Statutory Law

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Submitted By adekinewlm
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The literal rule of statutory interpretation should be the first rule applied by judges. Under the literal rule, the words of the statute are given their natural or ordinary meaning. They don’t interpret meaning.
Lord Diplock in the Duport Steel v Sirs case (1980) defined the rule:
“Where the meaning of the statutory words is plain and unambiguous it is not then for the judges to invent fancied ambiguities as an excuse for failing to give effect to it’s plain meaning because they consider the consequences for doing so would be inexpedient, or even unjust or immoral.”
This definition says that a judge should not deviate from the literal meaning of the words even if the outcome is unjust. If they do they are creating their own version of how the case should turn out and the will of parliament is contradicted.
R v Harris (1836) 7 C & P 446 concerned a case where the defendant bit off his victim's nose. The statute made it an offence 'to stab cut or wound' the court held that under the literal rule the act of biting did not come within the meaning of stab cut or wound as these words implied an instrument had to be used. Therefore the defendant's conviction was quashed.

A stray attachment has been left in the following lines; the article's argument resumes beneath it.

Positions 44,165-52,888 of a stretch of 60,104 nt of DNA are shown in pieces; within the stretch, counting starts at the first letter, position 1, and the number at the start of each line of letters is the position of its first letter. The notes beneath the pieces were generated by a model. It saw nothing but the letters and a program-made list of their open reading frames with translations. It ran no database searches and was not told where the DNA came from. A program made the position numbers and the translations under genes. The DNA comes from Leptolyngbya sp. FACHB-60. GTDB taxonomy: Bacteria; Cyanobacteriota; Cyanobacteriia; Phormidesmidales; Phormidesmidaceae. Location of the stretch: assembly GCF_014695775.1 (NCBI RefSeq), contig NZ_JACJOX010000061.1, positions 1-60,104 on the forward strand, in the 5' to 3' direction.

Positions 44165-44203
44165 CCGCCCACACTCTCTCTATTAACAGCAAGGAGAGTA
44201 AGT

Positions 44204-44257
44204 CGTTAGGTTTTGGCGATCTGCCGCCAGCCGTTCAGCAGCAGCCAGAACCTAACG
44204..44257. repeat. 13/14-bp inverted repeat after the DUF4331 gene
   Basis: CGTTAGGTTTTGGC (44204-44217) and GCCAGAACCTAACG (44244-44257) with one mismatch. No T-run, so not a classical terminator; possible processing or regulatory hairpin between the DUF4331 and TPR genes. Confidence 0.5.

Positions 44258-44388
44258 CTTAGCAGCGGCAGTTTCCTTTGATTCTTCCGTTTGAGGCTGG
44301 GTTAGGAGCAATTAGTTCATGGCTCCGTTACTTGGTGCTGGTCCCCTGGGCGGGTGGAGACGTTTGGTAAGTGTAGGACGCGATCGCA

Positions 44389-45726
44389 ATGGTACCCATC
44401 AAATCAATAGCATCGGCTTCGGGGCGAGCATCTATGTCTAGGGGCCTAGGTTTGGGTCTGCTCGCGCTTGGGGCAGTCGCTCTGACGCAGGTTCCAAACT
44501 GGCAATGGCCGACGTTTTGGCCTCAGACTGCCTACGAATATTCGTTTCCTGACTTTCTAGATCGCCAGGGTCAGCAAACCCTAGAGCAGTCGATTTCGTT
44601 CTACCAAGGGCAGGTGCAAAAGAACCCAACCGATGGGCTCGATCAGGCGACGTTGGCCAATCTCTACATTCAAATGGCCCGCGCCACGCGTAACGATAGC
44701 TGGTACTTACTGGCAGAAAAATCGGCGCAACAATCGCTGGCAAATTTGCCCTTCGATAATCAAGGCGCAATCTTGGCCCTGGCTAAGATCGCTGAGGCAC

The golden rule is an exception to the literal rule and will be used where the literal should be used first, but if it results in absurdity, the grammatical and ordinary sense of the words may be modified, so as to avoid absurdity and inconsistency, but no further. So, The Golden Rule is a modification of The Literal Rule to be used to avoid an absurd outcome.
Re Sigsworth (1935) concerned a case where a son had murdered his mother. The mother had not made a will and under the Administration of Justice Act 1925 her estate would be inherited by her next of kin, i.e. her son. There was no ambiguity in the words of the Act, but the court was not prepared to let the son who had murdered his mother…...

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